Nick Jensen Hired as Diving Coach for Swimming and Diving Program

Nick Jensen is a new hire at Bates for the swimming and diving team, filling the open diving coach position that has been vacant since last winter. 

He grew up in Maine, graduating from University of Maine Orono. Jensen started diving in high school as a first year when a friend suggested he try it as a winter sport, he told The Student.

“I gave it a shot, showed up for practice and I really liked it especially because I have a gymnastics background,” he said. Jensen continued to dive for four years, noticing he had potential when he qualified for the state meet in his first meet. “That moment kept me on the board,” he remembered.

Jensen continued to attend state meets and set breaking records in high school. Eventually, he learned about the University of Maine swim and dive program and joined the Division I team. Practices were rigorous, and he competed on the team for two years before he “retired” from diving to be a research assistant.

But diving was not over, as Jensen explained. “I couldn’t stay away from the pool.” 

The university hosted community swim lessons, and Jensen ended up coaching a diving portion for it which he enjoyed.

“I went on to coach Bangor high school diving in 2017/2018,” he said. Jensen took a break from coaching until he saw the job posting for a diving coach at Bates, “which fit really well with where I am in my life.” 

He soon began the hiring process, interviewing with multiple members of the athletics administration.

Jensen, who had around 20 jobs before coming to Bates, remarked on how the college gave an interview experience that was meaningful and created a present feeling. “They asked me my philosophies about coaching while walking around campus,” he said. 

“It was a job interview but it was casual and genuine.” Jensen had previous experience with Bates; he dove in Tarbell pool in high school over the summers through club diving, and competed at Bates in meets while in college. 

For Jensen, diving is a sport that “all happens so quickly.” He was initially drawn to the “really chaotic but intense and short lived moment when you’re in flight in a dive, where you have this sensation of twisting and flipping and you also have this drive to be in the moment, to perform well.” 

He also loved how diving pushed him “to discipline [himself]. It is a really cool combination of mind and body.”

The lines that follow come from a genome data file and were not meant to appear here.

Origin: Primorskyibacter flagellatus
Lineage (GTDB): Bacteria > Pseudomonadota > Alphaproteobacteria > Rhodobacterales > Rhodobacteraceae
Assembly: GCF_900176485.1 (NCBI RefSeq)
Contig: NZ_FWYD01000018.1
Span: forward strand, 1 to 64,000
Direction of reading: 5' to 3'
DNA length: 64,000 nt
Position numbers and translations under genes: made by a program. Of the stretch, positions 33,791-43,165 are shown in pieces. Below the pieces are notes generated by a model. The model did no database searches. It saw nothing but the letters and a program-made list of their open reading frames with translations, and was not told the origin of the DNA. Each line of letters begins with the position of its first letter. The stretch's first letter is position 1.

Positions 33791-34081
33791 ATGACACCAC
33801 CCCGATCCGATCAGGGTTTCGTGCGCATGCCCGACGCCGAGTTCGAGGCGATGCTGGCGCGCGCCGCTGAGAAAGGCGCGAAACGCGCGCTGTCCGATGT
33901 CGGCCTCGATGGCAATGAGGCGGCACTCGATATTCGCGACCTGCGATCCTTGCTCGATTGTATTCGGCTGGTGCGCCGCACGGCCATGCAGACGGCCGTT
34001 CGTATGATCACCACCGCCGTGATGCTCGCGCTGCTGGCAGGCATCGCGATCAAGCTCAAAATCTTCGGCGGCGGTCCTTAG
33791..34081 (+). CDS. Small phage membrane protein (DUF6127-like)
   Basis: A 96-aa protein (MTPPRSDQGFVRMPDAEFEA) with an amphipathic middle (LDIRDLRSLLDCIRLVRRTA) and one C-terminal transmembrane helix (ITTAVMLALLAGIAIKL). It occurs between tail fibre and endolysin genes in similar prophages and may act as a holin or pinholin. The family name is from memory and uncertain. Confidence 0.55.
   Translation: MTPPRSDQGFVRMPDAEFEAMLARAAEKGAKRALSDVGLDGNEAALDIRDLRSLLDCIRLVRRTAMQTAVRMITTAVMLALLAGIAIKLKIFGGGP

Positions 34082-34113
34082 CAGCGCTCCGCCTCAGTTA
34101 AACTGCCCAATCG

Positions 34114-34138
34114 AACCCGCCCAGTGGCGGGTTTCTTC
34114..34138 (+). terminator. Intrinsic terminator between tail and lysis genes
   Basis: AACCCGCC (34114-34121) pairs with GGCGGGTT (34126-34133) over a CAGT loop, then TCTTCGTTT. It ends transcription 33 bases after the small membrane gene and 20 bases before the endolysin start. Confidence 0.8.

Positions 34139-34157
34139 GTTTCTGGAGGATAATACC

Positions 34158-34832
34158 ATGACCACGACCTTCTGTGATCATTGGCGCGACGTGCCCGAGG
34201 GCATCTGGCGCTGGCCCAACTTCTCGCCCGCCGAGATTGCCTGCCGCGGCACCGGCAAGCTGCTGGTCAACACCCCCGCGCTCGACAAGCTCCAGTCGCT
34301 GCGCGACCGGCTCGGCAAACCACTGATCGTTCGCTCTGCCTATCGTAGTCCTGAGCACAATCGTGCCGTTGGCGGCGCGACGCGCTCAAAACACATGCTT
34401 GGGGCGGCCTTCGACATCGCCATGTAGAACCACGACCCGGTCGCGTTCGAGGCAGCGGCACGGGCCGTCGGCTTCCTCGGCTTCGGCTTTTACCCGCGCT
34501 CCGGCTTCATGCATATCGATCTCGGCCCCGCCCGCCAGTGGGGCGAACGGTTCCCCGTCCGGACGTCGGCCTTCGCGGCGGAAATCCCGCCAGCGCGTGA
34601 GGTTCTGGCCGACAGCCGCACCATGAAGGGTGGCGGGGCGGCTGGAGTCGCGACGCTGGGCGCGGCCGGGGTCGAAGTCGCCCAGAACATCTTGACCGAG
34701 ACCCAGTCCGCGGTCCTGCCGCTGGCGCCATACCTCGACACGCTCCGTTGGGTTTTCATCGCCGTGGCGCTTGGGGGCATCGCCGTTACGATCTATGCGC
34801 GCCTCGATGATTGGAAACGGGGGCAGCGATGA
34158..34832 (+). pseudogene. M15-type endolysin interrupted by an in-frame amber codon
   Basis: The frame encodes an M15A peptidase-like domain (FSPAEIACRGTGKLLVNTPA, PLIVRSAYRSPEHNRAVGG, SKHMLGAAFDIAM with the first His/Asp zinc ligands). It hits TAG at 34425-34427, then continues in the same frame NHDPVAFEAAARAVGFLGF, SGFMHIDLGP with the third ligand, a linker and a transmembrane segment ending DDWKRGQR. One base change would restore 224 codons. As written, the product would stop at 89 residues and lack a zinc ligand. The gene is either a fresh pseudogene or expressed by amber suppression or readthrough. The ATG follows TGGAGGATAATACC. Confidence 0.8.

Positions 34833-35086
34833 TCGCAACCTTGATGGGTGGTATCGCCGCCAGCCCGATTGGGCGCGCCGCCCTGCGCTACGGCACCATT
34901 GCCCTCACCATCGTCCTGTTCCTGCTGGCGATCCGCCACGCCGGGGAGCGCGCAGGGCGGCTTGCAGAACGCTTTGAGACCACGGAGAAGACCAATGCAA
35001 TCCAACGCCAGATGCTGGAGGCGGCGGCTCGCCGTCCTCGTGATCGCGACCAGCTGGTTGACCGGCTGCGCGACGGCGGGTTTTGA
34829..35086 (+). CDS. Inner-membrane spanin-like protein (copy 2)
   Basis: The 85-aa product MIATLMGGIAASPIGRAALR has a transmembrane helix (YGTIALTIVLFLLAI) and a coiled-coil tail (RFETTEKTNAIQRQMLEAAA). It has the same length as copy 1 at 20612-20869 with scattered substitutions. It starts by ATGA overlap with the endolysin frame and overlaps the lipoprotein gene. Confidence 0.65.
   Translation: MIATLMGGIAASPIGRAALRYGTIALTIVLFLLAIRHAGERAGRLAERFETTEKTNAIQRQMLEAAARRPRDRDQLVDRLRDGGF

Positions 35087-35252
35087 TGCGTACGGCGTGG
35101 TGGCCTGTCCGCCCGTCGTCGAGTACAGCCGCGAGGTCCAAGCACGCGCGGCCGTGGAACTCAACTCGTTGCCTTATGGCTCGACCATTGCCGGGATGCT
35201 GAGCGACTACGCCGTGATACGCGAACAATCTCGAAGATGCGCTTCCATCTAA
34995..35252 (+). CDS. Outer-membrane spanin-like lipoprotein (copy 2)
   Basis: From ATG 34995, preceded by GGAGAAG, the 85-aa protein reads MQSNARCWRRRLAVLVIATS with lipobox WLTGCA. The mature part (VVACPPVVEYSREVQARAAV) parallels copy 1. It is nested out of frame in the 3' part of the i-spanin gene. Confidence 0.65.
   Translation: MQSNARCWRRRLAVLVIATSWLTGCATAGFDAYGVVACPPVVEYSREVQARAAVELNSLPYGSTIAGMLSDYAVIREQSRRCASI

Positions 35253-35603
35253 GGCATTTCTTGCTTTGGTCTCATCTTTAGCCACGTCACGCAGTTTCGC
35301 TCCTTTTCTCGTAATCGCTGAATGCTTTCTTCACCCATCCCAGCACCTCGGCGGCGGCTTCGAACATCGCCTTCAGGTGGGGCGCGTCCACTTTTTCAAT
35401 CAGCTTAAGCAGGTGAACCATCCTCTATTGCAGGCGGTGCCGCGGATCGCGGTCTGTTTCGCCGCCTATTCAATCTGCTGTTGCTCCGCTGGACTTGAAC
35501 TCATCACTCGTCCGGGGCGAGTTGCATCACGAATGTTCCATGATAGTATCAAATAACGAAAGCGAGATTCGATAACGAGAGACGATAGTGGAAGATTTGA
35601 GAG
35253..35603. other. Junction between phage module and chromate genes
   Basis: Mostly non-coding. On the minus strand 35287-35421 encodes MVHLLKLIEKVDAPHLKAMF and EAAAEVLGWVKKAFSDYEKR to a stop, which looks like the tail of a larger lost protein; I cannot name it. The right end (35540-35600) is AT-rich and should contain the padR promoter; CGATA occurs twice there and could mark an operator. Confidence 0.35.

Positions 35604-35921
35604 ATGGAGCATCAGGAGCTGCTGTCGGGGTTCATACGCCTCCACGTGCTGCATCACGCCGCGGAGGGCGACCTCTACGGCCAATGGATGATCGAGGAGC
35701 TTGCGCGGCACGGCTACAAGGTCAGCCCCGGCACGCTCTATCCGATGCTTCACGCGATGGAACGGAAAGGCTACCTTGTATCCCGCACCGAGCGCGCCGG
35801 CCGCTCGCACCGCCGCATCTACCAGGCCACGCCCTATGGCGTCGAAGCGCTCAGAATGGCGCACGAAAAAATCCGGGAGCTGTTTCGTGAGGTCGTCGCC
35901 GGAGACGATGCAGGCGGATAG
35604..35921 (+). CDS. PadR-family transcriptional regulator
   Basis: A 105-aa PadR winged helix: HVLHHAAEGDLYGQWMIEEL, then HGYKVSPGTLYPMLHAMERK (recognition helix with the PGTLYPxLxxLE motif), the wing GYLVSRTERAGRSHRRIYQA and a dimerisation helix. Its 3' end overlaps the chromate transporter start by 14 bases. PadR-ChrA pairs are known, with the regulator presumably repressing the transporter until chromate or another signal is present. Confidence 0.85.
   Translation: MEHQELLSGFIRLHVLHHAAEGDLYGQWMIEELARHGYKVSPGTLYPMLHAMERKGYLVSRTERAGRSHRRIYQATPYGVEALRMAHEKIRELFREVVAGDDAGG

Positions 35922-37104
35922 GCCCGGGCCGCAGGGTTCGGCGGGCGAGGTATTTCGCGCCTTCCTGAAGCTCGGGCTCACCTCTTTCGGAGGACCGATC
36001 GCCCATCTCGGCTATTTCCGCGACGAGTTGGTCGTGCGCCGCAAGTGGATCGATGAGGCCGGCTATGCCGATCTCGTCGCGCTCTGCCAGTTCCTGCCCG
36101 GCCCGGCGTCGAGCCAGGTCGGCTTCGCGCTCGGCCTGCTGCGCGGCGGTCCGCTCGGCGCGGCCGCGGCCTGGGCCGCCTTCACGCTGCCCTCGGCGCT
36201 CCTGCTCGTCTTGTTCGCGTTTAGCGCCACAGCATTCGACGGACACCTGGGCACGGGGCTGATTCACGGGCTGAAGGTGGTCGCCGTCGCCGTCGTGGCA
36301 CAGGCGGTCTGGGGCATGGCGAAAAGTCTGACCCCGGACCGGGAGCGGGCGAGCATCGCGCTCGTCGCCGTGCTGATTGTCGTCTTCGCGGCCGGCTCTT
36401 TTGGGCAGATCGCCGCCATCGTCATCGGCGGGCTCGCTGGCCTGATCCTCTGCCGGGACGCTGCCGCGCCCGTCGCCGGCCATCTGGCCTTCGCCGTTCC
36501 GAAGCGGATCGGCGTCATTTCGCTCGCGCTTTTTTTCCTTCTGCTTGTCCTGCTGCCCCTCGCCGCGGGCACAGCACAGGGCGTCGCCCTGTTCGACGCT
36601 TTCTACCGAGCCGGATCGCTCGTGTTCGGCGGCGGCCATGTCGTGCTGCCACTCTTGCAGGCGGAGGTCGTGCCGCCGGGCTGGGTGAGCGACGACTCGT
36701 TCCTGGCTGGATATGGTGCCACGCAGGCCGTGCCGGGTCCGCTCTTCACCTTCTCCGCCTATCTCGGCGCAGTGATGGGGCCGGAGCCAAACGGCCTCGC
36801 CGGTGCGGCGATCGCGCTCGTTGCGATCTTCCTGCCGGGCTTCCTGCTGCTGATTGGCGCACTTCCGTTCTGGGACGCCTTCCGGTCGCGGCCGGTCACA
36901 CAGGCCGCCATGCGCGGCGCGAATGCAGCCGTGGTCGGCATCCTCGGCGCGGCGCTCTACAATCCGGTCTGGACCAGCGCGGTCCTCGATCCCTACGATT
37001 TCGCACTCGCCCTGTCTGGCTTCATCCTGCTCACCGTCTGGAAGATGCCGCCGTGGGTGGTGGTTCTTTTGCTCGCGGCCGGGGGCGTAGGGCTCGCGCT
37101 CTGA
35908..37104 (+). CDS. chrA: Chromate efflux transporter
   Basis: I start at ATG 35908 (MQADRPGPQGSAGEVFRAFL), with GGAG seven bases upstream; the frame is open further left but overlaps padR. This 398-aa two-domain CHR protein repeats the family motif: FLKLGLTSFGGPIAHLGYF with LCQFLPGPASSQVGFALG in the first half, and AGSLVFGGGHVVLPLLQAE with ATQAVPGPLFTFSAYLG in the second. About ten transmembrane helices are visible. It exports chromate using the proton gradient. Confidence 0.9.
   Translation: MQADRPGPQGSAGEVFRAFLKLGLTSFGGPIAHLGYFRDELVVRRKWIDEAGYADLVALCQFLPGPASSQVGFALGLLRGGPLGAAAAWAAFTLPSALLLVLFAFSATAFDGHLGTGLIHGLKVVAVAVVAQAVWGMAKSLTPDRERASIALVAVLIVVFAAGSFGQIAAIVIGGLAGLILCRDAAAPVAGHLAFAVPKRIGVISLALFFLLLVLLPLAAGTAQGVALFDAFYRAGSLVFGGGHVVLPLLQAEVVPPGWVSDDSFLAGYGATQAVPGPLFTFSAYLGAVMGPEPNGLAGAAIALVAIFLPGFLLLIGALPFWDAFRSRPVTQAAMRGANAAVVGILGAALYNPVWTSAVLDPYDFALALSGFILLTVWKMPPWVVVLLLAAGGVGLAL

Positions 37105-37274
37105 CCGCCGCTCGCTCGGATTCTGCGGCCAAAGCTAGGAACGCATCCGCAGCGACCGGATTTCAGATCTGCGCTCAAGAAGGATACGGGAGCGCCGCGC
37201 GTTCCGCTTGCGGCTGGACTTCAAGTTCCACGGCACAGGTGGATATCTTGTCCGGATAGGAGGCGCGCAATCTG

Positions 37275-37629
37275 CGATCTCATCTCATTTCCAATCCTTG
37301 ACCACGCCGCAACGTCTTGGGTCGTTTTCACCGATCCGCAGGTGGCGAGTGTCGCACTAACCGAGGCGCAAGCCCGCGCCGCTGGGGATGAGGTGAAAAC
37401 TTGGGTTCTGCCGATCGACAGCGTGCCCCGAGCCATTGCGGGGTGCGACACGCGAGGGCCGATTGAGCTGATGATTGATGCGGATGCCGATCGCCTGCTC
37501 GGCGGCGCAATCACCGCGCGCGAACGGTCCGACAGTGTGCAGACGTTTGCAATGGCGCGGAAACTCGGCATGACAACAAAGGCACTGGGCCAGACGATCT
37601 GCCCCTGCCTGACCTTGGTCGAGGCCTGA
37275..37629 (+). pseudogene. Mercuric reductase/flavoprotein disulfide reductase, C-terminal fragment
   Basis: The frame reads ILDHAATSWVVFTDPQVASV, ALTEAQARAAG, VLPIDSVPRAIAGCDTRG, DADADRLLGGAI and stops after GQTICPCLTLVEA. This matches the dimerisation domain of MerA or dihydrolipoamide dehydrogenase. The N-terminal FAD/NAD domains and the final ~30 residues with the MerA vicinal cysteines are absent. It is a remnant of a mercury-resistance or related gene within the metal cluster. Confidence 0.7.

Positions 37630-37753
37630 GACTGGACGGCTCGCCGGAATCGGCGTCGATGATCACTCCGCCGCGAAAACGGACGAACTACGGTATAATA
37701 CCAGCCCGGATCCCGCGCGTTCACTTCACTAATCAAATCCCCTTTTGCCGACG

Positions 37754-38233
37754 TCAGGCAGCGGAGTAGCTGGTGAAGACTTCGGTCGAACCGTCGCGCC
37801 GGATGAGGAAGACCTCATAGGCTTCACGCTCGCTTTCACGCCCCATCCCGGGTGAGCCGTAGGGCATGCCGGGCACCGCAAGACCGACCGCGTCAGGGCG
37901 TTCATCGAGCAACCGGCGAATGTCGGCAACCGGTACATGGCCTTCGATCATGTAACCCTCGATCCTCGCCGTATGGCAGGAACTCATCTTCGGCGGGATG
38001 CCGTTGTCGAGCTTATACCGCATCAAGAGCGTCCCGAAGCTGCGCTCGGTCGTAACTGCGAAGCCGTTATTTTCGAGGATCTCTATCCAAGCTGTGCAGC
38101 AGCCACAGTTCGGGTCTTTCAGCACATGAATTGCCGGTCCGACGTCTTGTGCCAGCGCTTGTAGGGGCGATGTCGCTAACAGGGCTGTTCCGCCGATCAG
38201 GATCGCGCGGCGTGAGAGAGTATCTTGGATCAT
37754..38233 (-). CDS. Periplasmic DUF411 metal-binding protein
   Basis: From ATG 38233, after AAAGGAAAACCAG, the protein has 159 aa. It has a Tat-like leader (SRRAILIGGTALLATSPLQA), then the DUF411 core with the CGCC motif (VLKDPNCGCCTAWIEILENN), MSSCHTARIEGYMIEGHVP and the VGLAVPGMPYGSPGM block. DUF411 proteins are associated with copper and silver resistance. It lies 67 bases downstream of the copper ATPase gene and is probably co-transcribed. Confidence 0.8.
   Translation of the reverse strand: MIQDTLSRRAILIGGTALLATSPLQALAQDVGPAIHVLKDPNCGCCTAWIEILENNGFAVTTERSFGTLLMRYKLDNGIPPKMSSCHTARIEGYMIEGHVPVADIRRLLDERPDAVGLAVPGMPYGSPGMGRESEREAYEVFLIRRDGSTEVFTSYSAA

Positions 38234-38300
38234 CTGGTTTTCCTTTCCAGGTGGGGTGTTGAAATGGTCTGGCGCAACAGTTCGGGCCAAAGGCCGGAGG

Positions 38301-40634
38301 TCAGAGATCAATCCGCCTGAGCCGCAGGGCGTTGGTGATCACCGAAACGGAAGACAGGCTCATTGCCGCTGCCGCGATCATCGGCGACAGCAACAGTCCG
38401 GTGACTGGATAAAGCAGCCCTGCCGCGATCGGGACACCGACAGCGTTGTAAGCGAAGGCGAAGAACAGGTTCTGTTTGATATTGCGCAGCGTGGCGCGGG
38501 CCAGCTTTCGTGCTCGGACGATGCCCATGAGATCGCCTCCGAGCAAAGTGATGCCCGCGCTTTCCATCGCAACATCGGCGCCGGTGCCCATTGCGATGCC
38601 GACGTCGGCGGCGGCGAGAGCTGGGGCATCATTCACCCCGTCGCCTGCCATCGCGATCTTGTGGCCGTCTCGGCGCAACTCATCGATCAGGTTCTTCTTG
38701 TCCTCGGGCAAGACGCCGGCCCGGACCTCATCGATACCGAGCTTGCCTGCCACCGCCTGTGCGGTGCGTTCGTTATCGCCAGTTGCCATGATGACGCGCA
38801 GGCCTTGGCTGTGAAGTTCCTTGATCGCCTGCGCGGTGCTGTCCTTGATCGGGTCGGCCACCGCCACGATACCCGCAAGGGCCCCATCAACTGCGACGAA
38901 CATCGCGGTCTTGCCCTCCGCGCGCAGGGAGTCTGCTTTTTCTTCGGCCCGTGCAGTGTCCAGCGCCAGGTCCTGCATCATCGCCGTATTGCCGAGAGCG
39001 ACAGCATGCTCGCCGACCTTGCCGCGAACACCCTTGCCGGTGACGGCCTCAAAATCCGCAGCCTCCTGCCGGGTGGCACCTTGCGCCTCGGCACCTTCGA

Coaching has been a way for Jensen to keep diving in his life, even if it may look different. For him, the “biggest difference between coaching and diving is as a diver you execute, as a coach you prepare,” he said. “Like a set designer of a play, you have to set the scene in order for the divers to execute their dives well.” 

He also appreciates how as a coach, he gets to see “different representations of the sport of diving; it has many faces. I love meeting different divers because I am a diver.” Being a coach allows Jensen to connect with other divers, “more people who are like me.” 

“I can make a positive impact with the people who are there,” he said. “I have the opportunity to provide a part of a good experience at college, and I would like to offer that if I can.” 

It is something that Jensen has begun to do with the Bates dive team, of which he has been coaching for the last couple weeks. The swimming and diving team just had their first meet last on Nov. 6, where they came out on top against Bowdoin and Colby.

It wouldn’t be an interview with a diver if Jensen wasn’t asked what his favorite dives are. He quickly answered, “403b 100% all day on one meter, and probably 303a on three meter.” 403b is an inward 1 ½  somersault in the pike position.

A diver completes one and a half rotations before reaching the water, with their legs straight, while bending at the hips. 

“I have pretty good back presses and I’m not scared of inward, so there is no fear, and I have a pretty good spin, so I score well, it is a comfy dive for me, and I get high scores.”

A 303a is a reverse 1 ½ somersault in the straight position. The diver completes one and a half rotations in this position, with their body completely straight for the entire flight. 

“I never scored high on it but I love it because it is the most unusual dive I’ve ever done and it isn’t that taxing physically, or mentally,” he said. “It is a cool sensation.”

Jensen is looking forward to the season ahead of him with the swimming and diving team, whose season is just beginning, and will run until the NESCAC championships in February.